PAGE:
The debate over a “pilot shortage” has gained traction in recent years due to the crippling effect a pilot shortage would have on the world today. For a professional pilot, the job outlook has had its ups and downs, but in the current economy, the balance has shifted. Now— and in the near future— there are simply not enough qualified pilots to meet demand, much less the significant growth expected for airlines and private jet operators over the next two decades.
Boeing predicts that over 637,000 new pilots need to join the workforce in the next twenty years. Those numbers unearth the astounding truth that eighty-seven trained, and qualified candidates must begin their pilot training and aviation career, every single day, to meet the forecasted growth. Historically, most pilots were trained by the military. Today, the use of drones and lack of large scale military buildup has drastically reduced the number of pilots, pilot jobs, and flight training in the military. Further, the industry has neglected to market to a huge demographic — women. Currently, only 3-5 percent of pilots worldwide are female. “At least 50 percent of the population is female, but very few women pursue a professional pilot career,” says Ron Rapp, an experienced corporate pilot and prolific aviation writer. His thoughts and opinions on how to become a pilot and pilot training are found on his website, AOPA, JetGala Magazine and NatGeoTV, among others.
The pilot shortage is heavily felt at the regional airline level and amongst business jet operators. Unfortunately, pilots are dispersing from the ranks of business jets to pursue more lucrative aviation jobs that include a more predictable schedule, signing bonuses or long-term stability. A well-known regional airline had to cancel over six percent of their scheduled routes in peak summer season. The reason for the over 300 flight cancellations? The company stated that it did not have enough pilots to fly the planes.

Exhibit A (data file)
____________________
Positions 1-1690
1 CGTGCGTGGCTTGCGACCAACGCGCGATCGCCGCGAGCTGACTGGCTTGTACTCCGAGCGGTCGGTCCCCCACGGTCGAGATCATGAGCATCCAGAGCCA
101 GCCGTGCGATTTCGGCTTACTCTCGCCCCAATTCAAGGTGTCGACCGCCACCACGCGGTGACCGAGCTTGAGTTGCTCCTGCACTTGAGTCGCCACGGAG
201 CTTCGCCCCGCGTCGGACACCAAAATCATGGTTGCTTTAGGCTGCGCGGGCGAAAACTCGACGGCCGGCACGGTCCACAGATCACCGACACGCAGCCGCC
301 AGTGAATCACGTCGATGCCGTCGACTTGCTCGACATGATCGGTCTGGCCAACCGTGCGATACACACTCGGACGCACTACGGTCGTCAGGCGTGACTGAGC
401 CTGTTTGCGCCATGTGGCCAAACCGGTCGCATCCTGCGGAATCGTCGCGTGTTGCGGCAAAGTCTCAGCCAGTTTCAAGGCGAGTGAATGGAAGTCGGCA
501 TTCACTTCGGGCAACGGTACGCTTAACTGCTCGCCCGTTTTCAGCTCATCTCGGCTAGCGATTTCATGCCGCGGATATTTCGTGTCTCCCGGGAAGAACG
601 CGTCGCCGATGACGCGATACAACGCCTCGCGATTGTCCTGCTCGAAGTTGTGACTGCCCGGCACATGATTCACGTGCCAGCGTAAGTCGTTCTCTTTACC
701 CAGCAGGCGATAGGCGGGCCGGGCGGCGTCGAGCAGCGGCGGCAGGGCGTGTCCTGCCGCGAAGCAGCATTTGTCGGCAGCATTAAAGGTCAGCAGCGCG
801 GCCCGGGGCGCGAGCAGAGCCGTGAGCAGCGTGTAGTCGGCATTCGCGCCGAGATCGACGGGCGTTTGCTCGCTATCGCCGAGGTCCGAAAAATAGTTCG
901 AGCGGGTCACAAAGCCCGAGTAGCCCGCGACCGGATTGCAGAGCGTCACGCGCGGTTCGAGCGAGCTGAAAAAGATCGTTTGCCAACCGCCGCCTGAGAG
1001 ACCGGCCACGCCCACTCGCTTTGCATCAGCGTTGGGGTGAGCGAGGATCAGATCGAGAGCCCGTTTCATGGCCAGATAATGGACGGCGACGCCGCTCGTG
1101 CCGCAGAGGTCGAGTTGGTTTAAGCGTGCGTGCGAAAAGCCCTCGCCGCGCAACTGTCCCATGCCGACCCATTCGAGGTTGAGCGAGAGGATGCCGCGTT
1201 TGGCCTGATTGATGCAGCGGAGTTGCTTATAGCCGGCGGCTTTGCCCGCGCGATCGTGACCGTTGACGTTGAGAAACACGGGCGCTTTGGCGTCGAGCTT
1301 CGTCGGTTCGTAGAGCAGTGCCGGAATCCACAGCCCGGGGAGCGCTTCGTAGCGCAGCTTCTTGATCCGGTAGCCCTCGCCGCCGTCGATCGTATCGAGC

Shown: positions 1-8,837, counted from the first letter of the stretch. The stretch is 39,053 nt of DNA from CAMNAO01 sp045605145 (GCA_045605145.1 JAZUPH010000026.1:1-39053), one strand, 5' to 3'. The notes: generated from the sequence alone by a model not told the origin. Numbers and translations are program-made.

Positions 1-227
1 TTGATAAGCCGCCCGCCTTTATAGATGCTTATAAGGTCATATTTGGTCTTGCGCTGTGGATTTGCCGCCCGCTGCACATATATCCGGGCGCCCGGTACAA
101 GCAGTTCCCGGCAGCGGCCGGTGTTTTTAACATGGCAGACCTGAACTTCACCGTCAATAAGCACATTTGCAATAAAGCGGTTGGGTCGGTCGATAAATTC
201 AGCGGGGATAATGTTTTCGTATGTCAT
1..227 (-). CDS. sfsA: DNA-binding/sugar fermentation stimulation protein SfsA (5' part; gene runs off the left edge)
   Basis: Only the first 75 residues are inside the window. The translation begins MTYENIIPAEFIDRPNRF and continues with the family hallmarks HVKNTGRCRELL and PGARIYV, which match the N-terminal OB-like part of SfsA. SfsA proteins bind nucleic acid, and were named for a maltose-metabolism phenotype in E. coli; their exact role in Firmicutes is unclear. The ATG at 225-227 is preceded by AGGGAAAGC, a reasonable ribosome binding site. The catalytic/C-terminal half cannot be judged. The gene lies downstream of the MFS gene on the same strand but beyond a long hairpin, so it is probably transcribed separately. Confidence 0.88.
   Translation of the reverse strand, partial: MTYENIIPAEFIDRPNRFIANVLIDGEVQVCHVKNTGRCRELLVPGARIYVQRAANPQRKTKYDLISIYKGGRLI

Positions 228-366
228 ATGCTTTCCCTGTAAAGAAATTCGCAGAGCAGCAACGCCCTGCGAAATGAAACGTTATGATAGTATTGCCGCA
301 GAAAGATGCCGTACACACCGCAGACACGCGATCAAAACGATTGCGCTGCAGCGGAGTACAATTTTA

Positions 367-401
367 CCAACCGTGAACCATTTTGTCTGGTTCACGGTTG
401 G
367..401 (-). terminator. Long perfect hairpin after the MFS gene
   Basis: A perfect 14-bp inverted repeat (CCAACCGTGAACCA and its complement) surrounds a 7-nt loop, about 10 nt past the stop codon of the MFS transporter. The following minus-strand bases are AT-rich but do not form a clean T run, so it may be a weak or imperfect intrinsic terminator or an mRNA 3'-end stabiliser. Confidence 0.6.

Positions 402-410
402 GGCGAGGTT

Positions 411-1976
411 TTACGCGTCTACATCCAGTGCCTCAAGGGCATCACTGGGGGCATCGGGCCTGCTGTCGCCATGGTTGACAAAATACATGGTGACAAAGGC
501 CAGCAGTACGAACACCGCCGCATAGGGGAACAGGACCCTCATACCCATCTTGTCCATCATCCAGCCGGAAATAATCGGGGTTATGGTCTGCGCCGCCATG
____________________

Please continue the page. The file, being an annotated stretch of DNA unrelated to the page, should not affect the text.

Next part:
Todd Insler, head of United Airlines Pilot Union recently reacted to the pilot shortage discussion; commenting that aviation faces a shortage issue more so because top pilot candidates—adequately skilled for the available pilot jobs— are resistant to accepting the working conditions and the initial pay that new hires were subjected to endure. Considering the incredible investment of time and money that professional pilots devote before seeing any reward beyond their inherent love of flying, it’s no wonder that a “shortage” exists in aviation.
The flight operations department at Clay Lacy Aviation, lead under the direction of Chief Pilot, Preston Williamson, confirms the market for pilots in private aviation has pivoted over the last eight months. “There is absolutely a pilot shortage,” says Cliff Holt lead on a Gulfstream G450 at Clay Lacy. Rick Wilson, Assistant Chief Pilot with Clay Lacy, who interviews pilot candidates daily, says “It’s difficult to find more than a few applicants for each position that meet our high standards.” Those jobs that Rick mentions are also difficult to land. Ron Rapp clarifies that, “Although business aviation will feel the pressure of a pilot shortage, the best pilot jobs in business aviation will always be competitive and challenging to secure.”
The professional pilot that business jet owners are looking for is a particular kind of pilot. He/She is a highly accomplished professional with a combination of technical, people and management skills. “The job of a corporate pilot is a personality driven profession as much as it is technical,” says Rick. “We need pilots who have multiple skill sets; not just great piloting ability. There are many elements to consider when hiring— above the required flight hours and training that is listed on a resume.”
Business jet owners will continue to feel pressure to increase benefits, pay and quality of life for professional pilots. Clay Lacy believes that an exceptional professional pilot is worth investing in fairly. “There was a time when pilots significantly outnumbered available positions, but now, you have to compete for the best pilots,” says Cliff. “It’s a different market now. If you have a good crew and hope to keep them, you will need to compensate your crews’ well-being—whether that be through ‘quality of life,’ pay or both.”